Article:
Moth or Butterfly: A Lesson in Diversity

ChrysalisThe other day, while thinking about how difficult times cause me feel as if I’m in a chrysalis waiting to emerge, I immediately hoped I would emerge as a butterfly instead of a moth. After all, I was aware of butterflies like the following, which appear on many “most beautiful butterflies” lists:

red_lacewing_butterfly_480x480Red lacewing butterfly


Blue morpho butterfly


Purple emperor butterfly

Sadly, my preconceived notions are based on ignorance about moths. But look at this moth:

7706 - Royal Walnut Moth (Citheronia regalis) 1

Royal walnut moth

Pretty isn’t it? I learned about the Royal walnut moth when I searched the Internet to find out what’s great about moths so that I could let go of any misguided thinking concerning them. Among other sources, I found a great article online: “7 Things You Don’t Know About Moths, But Should.” That’s how I learned about another moth:


Atlas moth

The Atlas moth is the largest moth in the world, with a wingspan of over ten inches! How’d you like a moth that large to land on your arm? Or how about the Cecropia moth (not mentioned in the article, but pictured below), with its six-inch wingspan? Still, it’s beautiful too! Like the Royal walnut moth (which has a wingspan of over three to six inches) and the Atlas moth, the Cecropia moth is one of the Saturniidae or saturniid—a family group boasting the largest moths around.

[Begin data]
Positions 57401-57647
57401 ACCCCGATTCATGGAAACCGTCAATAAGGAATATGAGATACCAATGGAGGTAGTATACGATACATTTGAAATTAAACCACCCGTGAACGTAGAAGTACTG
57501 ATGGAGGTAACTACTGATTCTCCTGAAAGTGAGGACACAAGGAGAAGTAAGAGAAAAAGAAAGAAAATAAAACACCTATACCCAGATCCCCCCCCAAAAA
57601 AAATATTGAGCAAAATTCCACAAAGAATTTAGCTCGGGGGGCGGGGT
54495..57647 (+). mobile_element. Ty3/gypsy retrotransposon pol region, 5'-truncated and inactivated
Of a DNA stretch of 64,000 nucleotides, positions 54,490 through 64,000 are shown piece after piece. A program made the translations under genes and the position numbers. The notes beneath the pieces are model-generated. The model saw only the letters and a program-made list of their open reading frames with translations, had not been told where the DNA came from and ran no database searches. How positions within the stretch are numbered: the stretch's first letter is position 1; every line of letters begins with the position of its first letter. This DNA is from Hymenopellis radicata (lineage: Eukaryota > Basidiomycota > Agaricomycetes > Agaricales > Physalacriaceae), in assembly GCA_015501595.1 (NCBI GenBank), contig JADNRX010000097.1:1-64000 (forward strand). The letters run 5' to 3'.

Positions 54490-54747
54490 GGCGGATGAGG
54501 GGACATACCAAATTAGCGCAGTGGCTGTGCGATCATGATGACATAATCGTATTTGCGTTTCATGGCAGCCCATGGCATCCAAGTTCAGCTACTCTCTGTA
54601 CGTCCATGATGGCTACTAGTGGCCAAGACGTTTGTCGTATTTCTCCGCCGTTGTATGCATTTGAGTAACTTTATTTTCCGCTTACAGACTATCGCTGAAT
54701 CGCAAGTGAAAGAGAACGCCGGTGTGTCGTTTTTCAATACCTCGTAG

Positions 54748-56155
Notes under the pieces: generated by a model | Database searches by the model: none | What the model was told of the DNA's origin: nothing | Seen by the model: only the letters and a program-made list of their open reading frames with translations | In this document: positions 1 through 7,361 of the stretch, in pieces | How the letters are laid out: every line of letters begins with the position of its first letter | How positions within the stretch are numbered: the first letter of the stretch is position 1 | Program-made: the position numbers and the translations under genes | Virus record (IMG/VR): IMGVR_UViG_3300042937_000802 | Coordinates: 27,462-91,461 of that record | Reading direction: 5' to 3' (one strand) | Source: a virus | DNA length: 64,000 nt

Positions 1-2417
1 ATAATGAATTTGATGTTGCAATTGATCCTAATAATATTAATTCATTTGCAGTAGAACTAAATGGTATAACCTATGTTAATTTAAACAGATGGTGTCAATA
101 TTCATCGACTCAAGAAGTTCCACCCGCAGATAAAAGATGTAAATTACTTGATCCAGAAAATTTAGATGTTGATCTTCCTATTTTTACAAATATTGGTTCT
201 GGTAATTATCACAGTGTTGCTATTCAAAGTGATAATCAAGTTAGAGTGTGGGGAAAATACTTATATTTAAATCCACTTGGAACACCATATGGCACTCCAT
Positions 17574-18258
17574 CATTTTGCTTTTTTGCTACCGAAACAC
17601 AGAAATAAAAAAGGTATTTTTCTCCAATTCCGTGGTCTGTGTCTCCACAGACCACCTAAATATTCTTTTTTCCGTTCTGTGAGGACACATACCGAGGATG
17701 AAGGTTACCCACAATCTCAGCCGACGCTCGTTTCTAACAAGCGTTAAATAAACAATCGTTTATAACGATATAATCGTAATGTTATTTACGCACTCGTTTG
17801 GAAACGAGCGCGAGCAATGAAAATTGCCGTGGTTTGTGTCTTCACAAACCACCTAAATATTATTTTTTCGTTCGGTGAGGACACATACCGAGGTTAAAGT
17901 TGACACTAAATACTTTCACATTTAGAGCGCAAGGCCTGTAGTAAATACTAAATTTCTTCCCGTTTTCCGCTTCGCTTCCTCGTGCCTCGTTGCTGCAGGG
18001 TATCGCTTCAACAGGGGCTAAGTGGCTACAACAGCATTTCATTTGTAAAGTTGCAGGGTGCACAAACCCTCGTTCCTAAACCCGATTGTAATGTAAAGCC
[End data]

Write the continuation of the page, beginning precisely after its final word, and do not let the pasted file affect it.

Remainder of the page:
Cecropia moth

Another saturniid is the Tussah moth—a silk moth.


Tussah moth

So moths come in a larger variety than just the tiny brown creatures circling light fixtures in the summer. There are over 12,000 different moths in North America alone.

A couple of the great things about moths unfortunately involve their being food for other creatures, which isn’t a plus if you’re a moth.

So, now I know a little bit more about moths, but I’m still a novice on the subject. But I figured that I could at least make the effort to learn more about them, rather than remain satisfied with my previous level of ignorance.

While researching the different kinds of moths, I immediately thought about diversity and how I make assumptions or sometimes coast on ignorance, rather than make a concerted effort to learn about other cultures. I spent more time looking up facts about moths than I did brushing up on Spanish or Mandarin. (I don’t know much Mandarin, so I’m not impressive in the least. One of my nephews, however, is studying Mandarin. He’s cool.)

The world is such a big place. There are close to seven thousand spoken languages in the world, Mandarin being the most widely spoken. Spanish is second. Don’t believe me? Check here.

It’s time for me to return to learning about other cultures and languages. I’m sure my life will be the richer for it. And someday, when I bust out of that chrysalis, maybe being a moth might be pretty cool too.

Moth or butterfly? Which would you choose? Why?

Royal walnut moth photo from Atlas moth photo from Wikipedia. Red lacewing butterfly from Blue morpho butterfly from Purple emperor butterfly from Cecropia moth and chrysalis from Tussah moth from Wikipedia.